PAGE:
Calculating Density with Mass vs. Volume Graphs

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  • 0:00 What Is Density?
  • 0:56 Mass vs. Volume Graphs
  • 1:45 Comparing Density
  • 2:09 Identifying Substances
  • 3:51 Lesson Summary
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Lesson Transcript
Instructor: Amanda Robb

Amanda holds a Masters in Science from Tufts Medical School in Cellular and Molecular Physiology. She has taught high school Biology and Physics for 8 years.

In this lesson, we'll learn what density is and how to calculate it. We'll also learn how to graph mass versus volume to find density for different objects.

What Is Density?

Picture dropping a penny and a bottle cork into a pond. You'd probably expect the penny to sink, even though it's smaller in size than the cork, but why? It has to do with density, or the amount of mass contained in a certain volume. If something has a greater density, like the penny, it means there is more matter in the same amount of volume. The penny is more dense than the cork and water, so it sinks. Although larger than the penny, the cork is less dense than the penny. It's also less dense than the water, so it floats. But without this experiment, how can we figure out which object is denser?

Density is equal to mass divided by volume (D = m / v), so if you know the mass and volume of an object, you can calculate density. Sometimes, you'll be given this information outright, but other times you might be given a graph of mass versus volume. Let's learn how you can use the information in this type of graph to calculate density.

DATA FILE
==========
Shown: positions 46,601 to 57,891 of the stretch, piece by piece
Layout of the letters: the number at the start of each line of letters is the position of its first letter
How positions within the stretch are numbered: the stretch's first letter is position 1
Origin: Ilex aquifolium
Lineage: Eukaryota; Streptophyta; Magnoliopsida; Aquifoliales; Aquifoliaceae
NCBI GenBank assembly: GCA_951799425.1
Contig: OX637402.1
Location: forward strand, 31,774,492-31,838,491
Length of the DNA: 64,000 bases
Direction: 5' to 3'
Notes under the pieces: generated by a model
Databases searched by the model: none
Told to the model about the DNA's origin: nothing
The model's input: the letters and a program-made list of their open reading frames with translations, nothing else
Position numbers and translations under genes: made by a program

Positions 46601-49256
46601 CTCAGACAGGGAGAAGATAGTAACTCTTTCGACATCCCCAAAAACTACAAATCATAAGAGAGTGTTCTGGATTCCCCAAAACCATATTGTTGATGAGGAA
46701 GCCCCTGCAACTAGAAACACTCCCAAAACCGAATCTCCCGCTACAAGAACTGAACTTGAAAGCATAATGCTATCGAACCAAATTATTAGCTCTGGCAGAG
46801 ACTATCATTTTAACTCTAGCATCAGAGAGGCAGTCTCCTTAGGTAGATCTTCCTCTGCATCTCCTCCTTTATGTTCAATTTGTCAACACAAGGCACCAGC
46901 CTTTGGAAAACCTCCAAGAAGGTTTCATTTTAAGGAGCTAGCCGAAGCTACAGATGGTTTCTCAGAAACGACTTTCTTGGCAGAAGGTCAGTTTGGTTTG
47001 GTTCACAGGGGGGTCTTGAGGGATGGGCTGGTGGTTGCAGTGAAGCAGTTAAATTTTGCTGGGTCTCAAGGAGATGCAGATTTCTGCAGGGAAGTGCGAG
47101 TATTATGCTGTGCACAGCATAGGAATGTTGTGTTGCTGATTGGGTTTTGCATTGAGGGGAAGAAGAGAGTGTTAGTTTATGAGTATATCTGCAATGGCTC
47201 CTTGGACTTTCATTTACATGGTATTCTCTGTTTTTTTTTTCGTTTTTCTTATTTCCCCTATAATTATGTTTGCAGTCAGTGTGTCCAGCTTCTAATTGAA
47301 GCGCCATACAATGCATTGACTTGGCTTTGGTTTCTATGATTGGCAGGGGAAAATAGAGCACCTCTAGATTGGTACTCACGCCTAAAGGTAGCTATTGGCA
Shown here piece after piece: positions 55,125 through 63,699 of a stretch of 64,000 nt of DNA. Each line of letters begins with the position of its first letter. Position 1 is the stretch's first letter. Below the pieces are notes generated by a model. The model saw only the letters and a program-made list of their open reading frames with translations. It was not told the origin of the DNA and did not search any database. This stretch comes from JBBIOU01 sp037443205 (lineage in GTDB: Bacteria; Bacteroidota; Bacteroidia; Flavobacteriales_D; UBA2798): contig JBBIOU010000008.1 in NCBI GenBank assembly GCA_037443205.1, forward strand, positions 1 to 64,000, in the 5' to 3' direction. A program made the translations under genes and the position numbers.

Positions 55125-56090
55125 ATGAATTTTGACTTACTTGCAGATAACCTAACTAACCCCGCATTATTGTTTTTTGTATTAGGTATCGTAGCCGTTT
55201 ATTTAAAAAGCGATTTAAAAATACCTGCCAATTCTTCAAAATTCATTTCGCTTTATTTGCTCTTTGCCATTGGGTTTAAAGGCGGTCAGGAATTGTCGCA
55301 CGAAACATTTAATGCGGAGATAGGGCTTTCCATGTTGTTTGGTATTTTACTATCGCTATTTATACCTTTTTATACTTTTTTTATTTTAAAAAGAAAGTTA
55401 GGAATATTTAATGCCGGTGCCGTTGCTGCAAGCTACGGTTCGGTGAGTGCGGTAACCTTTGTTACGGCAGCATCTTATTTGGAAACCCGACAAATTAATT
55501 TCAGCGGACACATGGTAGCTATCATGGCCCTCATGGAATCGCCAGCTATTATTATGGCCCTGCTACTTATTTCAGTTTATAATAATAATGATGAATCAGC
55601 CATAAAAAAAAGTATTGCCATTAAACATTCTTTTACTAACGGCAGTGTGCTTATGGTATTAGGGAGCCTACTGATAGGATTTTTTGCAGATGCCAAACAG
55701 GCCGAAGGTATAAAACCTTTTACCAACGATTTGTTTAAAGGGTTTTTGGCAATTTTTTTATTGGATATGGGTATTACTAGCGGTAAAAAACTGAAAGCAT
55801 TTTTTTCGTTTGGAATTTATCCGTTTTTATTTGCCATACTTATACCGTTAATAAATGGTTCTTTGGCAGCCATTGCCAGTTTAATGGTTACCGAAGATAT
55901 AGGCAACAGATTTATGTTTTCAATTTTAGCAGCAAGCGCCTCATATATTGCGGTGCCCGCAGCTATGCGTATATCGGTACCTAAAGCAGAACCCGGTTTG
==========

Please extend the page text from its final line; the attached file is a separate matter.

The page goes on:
Mass vs. Volume Graphs

A mass versus volume graph has mass, usually in grams or kilograms, on the y-axis, which is the vertical axis, and volume on the x-axis, which is the horizontal access.

You can use this graph to figure out how much mass is in any given volume of a substance. Using the x-axis, locate the volume you're wondering about, then find the y-intercept and use the y-axis to find how much mass there is in that much volume. For example, if we had a sample of copper with a volume of six cubic centimeters, based on the mass versus volume graph, the mass would be 50 grams.

Mass versus volume graph for copper
density graph for copper

The formula for the slope of a straight line is the change in y divided by the change in x. Since the y axis is equal to mass, and the x axis is equal to volume, slope is equal to mass divided by volume. Therefore, the slope of a mass versus volume graph is equal to density.

Calculation of slope using the change in mass divided by the change in volume gives you density for any substance
density graph calculations

Comparing Density

Since slope is equal to density, simply glancing at a mass versus volume graph can sometimes help you identify which of the two substances has a greater density. A steeper line indicates a greater slope and thus a greater density. So, whichever substance has a steeper line has a greater density. You can also use the calculations we just discussed to find the density of a substance. We'll do this in an example in the next section of the lesson.

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